#1
Jul2004, 04:12 AM

P: 5

Our problem is that we measured the rate of change of pressure of a liquid at different length of a pipe, for example, x=0, x=5cm, ... etc, caused by a pump at x=015cm=15cm and got a result that at x=0, dP1/dt1 = dP2/dt2, where dP1 is the pressure difference over a fixed interval, del t1, and dP2 is the pressure difference over a fixed interval, del t2,
i.e.      del t1 3 minutes  del t2 (just like a trapezium without the bottom part), and del t1=del t2. Pumping power is decreasing from t=0 to t=4minutes and pumping power =0 when t>4 minutes. Is it accurate if we try to explain this observation as follows: Due to conservation of momentum, the rate of momentumchanging force per unit area, dP1/dt, produced by the pump is balanced by an equivalent negative rate of momentumchanging force per unit area, dP2/dt produced by the system after 3 minutes at x=0. dP1/dt=dP2/dt, where dP1 is the pressure changes over a fixed interval of time (del t1) and dP2 is the pressure changes over another fixed interval of time (del t2) at x=0, and del t1 = del t2. Thank you very much for your kind assistance. Sarah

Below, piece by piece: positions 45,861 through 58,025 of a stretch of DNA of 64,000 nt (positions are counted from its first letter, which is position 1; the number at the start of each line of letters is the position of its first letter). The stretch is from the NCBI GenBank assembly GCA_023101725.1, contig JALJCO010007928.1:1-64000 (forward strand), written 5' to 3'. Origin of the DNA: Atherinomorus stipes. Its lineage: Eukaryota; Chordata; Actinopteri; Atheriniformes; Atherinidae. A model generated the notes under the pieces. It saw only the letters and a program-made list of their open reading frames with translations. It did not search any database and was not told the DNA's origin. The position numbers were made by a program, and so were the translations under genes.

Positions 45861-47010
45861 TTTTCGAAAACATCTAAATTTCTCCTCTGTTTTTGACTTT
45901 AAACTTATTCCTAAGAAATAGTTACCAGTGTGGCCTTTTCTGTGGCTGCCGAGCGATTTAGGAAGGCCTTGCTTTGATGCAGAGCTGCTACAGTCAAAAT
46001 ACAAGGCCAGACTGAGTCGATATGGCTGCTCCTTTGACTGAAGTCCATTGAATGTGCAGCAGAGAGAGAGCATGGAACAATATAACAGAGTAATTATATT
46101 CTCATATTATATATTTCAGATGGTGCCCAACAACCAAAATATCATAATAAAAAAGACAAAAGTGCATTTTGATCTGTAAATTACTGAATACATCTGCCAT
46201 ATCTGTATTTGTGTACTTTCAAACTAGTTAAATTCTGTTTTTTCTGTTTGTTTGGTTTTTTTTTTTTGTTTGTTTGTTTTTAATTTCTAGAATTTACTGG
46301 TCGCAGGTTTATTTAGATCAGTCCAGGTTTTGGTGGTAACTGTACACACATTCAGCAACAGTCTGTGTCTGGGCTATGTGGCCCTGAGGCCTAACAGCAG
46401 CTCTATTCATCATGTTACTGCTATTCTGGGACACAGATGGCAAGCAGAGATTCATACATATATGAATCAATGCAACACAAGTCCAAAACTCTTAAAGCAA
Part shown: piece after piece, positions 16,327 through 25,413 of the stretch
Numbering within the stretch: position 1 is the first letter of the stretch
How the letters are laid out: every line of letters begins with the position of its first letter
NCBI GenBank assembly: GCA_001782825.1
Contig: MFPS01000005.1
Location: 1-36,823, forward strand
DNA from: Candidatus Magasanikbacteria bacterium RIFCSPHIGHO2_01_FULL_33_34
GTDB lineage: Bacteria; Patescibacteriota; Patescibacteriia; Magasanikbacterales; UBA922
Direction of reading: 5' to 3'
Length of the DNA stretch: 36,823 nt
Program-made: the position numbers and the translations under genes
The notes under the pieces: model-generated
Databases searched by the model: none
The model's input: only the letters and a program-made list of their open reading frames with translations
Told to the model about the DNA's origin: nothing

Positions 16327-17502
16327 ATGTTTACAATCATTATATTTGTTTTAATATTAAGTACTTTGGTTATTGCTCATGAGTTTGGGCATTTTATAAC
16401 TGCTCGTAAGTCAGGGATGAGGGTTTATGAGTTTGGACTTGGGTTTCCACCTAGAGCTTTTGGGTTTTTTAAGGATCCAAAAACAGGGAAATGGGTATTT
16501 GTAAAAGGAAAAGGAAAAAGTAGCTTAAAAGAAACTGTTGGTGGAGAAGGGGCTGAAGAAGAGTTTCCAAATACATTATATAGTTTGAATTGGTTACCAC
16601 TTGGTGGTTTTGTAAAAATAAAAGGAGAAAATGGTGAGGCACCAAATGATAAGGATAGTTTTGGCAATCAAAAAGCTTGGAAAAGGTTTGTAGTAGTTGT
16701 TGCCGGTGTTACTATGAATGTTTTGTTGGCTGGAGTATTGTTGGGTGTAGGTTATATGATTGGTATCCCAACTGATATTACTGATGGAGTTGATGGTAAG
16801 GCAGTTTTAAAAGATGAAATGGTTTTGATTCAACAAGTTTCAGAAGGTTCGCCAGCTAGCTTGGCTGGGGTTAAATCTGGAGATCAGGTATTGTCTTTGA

#2
Jul2004, 04:35 AM

P: 1,322

I have this feeling of deja vu that I cannot quite get over. I have no idea why. How odd.



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